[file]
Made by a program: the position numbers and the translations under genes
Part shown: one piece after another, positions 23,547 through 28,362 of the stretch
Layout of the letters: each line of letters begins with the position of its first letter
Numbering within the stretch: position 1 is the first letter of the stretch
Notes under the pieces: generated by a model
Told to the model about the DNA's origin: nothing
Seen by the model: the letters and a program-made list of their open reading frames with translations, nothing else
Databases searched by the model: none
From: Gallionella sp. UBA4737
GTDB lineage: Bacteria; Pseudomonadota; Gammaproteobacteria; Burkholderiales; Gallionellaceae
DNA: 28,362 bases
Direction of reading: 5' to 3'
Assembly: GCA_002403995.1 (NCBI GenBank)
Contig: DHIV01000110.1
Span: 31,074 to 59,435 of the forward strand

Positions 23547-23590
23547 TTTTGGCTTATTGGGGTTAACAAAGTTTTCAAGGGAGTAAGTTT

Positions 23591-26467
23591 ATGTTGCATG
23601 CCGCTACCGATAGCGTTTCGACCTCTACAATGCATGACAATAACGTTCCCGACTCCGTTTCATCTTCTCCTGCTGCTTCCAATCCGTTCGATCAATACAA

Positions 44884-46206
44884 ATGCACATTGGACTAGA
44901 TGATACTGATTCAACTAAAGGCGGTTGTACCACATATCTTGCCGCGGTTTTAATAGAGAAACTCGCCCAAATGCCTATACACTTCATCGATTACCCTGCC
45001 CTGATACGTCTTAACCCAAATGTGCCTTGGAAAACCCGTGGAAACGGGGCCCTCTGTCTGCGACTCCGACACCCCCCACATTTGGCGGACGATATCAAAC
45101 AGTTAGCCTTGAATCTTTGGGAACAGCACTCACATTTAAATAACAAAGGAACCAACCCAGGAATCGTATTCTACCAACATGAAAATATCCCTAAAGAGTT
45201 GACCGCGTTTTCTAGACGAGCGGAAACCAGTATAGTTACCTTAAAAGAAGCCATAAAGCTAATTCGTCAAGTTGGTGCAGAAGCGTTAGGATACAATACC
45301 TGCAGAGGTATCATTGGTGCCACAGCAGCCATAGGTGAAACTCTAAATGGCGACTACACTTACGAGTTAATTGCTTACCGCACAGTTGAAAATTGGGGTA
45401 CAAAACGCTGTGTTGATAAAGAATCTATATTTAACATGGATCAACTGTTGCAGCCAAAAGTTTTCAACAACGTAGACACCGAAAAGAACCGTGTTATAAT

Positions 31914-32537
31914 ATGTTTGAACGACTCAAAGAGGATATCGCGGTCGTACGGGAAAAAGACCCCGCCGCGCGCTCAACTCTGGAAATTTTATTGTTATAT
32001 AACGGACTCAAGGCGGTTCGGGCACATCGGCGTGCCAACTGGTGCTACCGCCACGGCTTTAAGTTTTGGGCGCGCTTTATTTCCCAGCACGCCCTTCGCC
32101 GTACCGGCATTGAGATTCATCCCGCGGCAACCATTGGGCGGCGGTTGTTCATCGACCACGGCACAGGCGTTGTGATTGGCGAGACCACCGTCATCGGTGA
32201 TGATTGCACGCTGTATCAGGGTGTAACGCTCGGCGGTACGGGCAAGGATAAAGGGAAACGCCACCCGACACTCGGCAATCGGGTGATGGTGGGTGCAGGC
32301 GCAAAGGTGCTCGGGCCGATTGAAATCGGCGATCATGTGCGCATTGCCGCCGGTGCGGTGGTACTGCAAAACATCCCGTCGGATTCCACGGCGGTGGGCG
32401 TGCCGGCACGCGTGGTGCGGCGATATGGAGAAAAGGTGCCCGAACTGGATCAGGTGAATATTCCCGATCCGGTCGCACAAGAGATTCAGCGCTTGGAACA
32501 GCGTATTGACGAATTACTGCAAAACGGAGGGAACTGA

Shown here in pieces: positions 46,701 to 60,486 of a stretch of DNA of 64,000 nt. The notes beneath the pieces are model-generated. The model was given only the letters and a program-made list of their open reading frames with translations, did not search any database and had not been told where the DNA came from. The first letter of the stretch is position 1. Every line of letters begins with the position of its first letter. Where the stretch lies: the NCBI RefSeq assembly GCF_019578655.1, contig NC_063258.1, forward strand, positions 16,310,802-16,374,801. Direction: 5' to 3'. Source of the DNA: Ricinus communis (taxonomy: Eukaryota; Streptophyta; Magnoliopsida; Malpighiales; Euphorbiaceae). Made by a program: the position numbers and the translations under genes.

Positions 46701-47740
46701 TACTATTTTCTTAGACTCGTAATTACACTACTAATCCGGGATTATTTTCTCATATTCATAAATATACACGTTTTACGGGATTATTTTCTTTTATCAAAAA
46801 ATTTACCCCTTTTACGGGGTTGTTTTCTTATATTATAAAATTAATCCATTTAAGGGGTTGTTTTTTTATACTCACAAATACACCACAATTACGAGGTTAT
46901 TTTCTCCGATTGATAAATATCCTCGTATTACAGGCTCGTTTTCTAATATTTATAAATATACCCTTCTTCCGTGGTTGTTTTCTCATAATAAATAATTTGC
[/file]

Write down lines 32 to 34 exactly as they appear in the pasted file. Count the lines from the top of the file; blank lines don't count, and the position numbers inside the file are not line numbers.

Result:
32101 GTACCGGCATTGAGATTCATCCCGCGGCAACCATTGGGCGGCGGTTGTTCATCGACCACGGCACAGGCGTTGTGATTGGCGAGACCACCGTCATCGGTGA
32201 TGATTGCACGCTGTATCAGGGTGTAACGCTCGGCGGTACGGGCAAGGATAAAGGGAAACGCCACCCGACACTCGGCAATCGGGTGATGGTGGGTGCAGGC
32301 GCAAAGGTGCTCGGGCCGATTGAAATCGGCGATCATGTGCGCATTGCCGCCGGTGCGGTGGTACTGCAAAACATCCCGTCGGATTCCACGGCGGTGGGCG